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Much will be written and said over the coming days about the Supreme Court’s landmark decision in the Cleveland school voucher case, Zelman v. Simmons-Harris. There will be important commentary about the legal issues surrounding the case, and plenty of political analysis. Education analysts will talk of school performance, budgets, and spending levels. All of it will be interesting and important, but may miss the fundamental principle and issue at stake – FREEDOM.
At its core, the education debate in America centers on the nature and meaning of freedom. On one side, the leftist establishment and the public education monopoly believes freedom, in it’s practical form can only be granted by government. Only the government can collect the taxes and decide how best to redistribute income and determine the lquality of education children will receive. Freedom is served because government has granted all children an education the government deems adequate. Under this ideology, proposals and plans that give parents the right to say they are dissatisfied and want out the public education monopoly threaten the government’s plan to grant you “freedom.” For taxpayers, who are dissatisfied with the performance of the schools you fund, you can only be granted two options: Either decrease funding for the public monopoly or increase funding for the public monopoly. Of course, the education establishment strongly suggests – through raw, organized political power – that we should always increase funding for the monopoly.
Let me suggest a radical alternative. Freedom comes from the individual. Period. The Founding Fathers specifically limited the powers of government to protect the soverign choices of individuals. We specifically grant power to government to advance common goods -- the national defense and domestic tranquility, for instance. Most Americans have concluded that it is in our best interest to provide all citizens, regardless of income, race or religion with a quality education. But, we as citizens are paying for that education and we, as individuals, demand accountability, quality, and control. In other words, the government is subservient to the parents and the taxpayers. Under this notion of freedom, providing parents with choices and creating competition defines and enhances freedom, rather than somehow threatening it. If we are going to be forced to pay, and we are forced to send our children to school, we as individuals still want to retain the maximum amount of control over our own choices and the maximum amount of accountability from schools.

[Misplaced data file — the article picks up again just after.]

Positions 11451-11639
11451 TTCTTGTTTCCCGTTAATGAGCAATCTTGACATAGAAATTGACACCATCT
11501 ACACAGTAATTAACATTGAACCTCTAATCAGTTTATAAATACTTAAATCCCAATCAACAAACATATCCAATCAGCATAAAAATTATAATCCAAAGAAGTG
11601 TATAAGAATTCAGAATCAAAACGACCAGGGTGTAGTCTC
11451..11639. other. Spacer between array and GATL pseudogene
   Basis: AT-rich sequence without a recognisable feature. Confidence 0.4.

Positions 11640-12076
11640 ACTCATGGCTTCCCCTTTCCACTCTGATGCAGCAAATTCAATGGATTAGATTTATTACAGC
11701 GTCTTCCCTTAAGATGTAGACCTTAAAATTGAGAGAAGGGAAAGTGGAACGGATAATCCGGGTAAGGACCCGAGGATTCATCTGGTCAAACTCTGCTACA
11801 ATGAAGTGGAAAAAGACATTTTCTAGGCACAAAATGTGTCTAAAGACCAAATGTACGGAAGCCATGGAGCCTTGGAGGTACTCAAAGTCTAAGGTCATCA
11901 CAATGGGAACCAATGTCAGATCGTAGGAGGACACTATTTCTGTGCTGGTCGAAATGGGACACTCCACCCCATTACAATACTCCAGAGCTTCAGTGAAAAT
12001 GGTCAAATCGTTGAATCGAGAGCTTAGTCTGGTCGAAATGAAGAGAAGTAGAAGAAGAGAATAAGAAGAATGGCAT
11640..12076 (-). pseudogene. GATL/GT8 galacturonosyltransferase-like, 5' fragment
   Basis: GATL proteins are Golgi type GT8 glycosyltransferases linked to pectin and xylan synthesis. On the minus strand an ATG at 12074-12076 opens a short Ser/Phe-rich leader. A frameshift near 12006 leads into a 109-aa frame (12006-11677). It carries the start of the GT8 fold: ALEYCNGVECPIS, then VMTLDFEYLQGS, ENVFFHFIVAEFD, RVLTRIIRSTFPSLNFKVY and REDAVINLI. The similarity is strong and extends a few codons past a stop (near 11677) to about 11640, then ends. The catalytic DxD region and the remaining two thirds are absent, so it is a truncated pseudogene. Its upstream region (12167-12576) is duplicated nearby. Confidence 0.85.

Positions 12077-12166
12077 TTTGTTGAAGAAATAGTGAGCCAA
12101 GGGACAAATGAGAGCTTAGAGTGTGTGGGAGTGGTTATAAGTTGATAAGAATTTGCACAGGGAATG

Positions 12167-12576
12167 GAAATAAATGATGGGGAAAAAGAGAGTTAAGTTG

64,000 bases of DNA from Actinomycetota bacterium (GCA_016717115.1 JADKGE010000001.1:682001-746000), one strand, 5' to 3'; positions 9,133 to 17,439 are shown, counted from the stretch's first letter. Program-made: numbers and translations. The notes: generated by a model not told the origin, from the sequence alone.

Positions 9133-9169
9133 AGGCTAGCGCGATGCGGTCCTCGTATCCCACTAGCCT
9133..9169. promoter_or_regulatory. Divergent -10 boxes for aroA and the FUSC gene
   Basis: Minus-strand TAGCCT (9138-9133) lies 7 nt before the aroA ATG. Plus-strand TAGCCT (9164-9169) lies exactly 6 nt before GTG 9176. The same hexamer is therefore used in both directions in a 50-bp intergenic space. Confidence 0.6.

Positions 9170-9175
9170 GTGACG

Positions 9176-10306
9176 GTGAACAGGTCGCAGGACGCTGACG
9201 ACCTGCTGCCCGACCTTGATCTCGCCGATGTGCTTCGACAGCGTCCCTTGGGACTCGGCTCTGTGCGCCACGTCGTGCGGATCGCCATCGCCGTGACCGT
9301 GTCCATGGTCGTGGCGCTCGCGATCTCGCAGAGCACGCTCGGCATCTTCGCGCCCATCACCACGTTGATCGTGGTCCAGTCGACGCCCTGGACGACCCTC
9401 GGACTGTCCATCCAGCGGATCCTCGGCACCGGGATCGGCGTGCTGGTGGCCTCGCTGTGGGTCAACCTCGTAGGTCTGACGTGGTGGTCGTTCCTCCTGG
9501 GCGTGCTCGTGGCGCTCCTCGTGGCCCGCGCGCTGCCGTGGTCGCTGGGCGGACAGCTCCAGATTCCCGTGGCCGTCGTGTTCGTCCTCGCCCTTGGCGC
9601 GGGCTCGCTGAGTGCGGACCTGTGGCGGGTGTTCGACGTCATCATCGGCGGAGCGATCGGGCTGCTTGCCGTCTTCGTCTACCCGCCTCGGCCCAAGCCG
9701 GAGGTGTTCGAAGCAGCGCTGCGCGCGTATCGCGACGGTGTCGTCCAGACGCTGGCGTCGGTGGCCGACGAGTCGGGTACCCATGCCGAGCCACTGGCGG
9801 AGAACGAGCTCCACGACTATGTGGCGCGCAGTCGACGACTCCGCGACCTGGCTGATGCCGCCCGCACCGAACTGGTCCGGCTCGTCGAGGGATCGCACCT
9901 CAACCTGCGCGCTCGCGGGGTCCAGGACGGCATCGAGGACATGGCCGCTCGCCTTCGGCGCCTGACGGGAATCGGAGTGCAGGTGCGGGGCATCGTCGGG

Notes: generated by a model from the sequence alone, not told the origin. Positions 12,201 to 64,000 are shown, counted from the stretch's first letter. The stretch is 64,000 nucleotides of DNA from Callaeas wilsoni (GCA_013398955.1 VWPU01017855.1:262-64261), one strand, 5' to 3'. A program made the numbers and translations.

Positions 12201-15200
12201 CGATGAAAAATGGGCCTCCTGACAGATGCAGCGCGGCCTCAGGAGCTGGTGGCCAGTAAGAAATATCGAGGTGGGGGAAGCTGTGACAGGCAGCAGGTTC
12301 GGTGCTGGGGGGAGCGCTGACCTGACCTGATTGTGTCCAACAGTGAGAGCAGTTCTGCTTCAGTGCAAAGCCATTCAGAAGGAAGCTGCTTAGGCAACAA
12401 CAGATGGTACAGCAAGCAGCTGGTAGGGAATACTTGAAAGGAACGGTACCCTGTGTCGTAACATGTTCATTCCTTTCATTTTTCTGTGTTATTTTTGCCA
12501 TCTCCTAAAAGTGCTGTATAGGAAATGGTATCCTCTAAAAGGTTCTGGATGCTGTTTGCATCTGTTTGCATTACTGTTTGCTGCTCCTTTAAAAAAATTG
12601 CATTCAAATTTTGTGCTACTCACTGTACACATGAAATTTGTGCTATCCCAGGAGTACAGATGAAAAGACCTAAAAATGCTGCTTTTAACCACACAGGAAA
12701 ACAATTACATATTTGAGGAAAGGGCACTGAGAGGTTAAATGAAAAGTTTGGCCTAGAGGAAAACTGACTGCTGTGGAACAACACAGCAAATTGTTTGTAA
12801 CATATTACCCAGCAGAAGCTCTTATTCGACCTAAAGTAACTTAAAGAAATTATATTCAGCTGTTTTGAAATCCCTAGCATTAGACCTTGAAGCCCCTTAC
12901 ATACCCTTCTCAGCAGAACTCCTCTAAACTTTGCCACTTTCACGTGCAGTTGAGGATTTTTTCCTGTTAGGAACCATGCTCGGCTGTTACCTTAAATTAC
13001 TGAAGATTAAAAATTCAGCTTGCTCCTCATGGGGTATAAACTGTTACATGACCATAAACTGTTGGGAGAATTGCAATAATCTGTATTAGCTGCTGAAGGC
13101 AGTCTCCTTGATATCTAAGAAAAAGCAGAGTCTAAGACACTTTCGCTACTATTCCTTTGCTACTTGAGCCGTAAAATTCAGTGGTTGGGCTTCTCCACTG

In practical terms, what do these distinctions mean for a child born and raised in inner city Cleveland, Ohio? First, on a daily basis that child is taught, in its purest form, whether power comes from - the individual or the state. Does his mother have the power to make decisions about where and how she wants her child educated? Or alternatively, is she as a loving, nurturing parent, nonetheless powerless to change the circumstances of her child’s surroundings? I would suggest that basic distinction will do more to educate that child on the nature and meaning of freedom and his relationship to the state than anything he may learn in any school he will attend.
Next, we as Americans don’t just love and protect our freedoms for the heck of it. Americans are a practical people and we love freedom, in part, because freedom works. Under which concept does that child in Cleveland receive a better, more cost-effective education? The public monopoly provides a school where more than two thirds of his classmates read at a “below basic” level. Do we think his mother will choose to send the child to a school that’s performing worse than that? Of course not – with freedom she will make a practical choice and the child will receive a higher quality education. (The research surrounding the results of the Cleveland voucher program overwhelmingly suggests that this is exactly the decision parents make and their children’s educational performance improves as a result of that decision.)
The battle of school choice will go on. It is a fascinating debate that raises real constitutional issues and provides a window in how the Left exercises organized political power. The educational theorists and economists will continue sparring over how best to deliver a higher quality product for (hopefully) better prices. But as we move on, do not forget the central idea and value that drives this debate: Freedom – where it comes from and how we protect, nurture and expand it.